The words “social interaction” bring mixed feelings to me. At times, with the right people, I am thrilled, jumping, giddy, and excited. Being with my best friends, meeting fascinating new characters or at a creative gathering of some sort, I am glowing. However, there is an equal amount of fear, hesitation, and uncomfort lying beneath. I recoil from many people and the horrible, awkward small-talk associated with acquaintances not yet friends. It's difficult when you're surrounded by extroverts bursting with energy, urging you to join them in fast-paced conversations and mundane activities. During these moments, there is nothing more physically and emotionally draining than being with people with whom you do not wish to interact.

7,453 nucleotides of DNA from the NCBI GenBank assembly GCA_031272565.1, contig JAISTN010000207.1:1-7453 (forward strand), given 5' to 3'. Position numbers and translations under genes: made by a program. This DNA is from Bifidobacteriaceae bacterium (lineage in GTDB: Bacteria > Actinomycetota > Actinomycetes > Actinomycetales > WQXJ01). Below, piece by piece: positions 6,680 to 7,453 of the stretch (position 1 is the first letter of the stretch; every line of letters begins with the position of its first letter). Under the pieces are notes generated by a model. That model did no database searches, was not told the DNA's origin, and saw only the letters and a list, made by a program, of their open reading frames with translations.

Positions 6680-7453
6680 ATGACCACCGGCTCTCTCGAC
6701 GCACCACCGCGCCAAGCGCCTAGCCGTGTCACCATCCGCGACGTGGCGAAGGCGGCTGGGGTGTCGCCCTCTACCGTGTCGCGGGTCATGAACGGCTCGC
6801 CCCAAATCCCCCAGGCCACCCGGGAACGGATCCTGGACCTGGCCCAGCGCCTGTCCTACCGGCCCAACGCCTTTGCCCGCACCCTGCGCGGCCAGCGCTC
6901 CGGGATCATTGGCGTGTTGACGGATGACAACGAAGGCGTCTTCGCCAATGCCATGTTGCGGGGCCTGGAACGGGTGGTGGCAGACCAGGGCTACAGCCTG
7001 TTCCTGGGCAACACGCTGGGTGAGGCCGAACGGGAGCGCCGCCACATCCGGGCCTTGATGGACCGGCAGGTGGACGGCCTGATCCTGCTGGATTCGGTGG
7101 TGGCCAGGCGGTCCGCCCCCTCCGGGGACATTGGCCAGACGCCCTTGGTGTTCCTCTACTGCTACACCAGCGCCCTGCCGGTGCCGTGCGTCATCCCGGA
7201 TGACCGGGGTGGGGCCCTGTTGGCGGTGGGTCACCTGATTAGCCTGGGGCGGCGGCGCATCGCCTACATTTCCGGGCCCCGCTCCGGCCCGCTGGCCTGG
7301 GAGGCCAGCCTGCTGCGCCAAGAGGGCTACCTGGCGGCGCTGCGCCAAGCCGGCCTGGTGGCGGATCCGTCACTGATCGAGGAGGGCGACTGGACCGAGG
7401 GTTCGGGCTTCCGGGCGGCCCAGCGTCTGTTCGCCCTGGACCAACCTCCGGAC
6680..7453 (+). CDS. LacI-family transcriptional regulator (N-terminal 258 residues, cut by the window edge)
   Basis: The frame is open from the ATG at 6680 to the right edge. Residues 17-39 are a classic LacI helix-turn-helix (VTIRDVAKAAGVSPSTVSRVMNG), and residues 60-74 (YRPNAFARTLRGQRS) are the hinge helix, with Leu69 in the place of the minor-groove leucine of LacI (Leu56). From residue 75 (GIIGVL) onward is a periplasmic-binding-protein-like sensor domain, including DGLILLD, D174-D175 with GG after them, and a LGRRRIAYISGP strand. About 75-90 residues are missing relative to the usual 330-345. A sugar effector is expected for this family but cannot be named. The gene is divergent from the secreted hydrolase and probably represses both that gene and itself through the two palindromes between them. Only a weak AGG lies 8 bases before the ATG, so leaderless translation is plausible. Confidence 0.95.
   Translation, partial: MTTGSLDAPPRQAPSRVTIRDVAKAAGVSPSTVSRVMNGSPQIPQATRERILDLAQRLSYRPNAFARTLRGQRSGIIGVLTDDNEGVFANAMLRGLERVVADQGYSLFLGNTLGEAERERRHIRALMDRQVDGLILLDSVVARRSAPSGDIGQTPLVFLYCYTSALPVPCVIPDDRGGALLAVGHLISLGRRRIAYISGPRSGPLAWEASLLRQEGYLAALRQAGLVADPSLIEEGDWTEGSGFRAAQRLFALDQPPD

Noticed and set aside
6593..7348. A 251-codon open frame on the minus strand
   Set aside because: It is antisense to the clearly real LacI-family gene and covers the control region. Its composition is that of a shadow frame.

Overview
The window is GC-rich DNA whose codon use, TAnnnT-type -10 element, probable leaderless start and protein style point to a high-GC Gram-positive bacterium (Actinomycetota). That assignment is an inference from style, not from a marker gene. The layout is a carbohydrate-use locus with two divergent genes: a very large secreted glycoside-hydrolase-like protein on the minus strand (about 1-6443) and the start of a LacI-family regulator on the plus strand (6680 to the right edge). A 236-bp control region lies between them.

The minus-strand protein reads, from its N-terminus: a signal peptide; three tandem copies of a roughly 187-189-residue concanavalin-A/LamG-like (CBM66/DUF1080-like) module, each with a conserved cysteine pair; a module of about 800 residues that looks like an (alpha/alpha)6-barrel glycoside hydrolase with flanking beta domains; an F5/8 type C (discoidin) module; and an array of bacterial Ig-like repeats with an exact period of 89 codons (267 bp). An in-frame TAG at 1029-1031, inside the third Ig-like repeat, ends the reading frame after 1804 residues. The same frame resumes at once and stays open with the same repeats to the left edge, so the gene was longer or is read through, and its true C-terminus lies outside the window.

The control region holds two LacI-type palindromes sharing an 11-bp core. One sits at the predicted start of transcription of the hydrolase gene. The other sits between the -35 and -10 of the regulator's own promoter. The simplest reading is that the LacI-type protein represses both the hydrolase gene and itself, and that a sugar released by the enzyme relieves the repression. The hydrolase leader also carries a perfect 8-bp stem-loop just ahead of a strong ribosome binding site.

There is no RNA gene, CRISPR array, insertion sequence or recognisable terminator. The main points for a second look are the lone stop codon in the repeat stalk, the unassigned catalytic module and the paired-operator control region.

In both the colorful and monochrome images, the extrovert grasps at an unknown entity of exploration, adventure, and new experiences. Behind, the introvert pulls back, begging to stay at home, relieved joy found in quiet contemplation and cancelled plans. I used red to represent the bold presence of an extrovert and blue to illustrate the sensations of introversion. Ambiversion is hinted at with the physical interactions between the two, as well as the clashes between the two colours in some images. Other emotions left for the viewer to interpret are portrayed between the two personalities, which show what usually goes on in an ambivert mind.
These photographs describe both the separation between introversion and extroversion, as well as the murky confusion of ambiversion; ambiversion is a blur of craving the company of others and loving the feeling of alone. In between this divide, the ambivert blends together the beauty of both personalities; though it is difficult for the introvert and extrovert to completely understand your social behaviours, being an ambivert is wondrous.
Modelled by Jada Berglund and Chloe Bray
Ting Ting Chen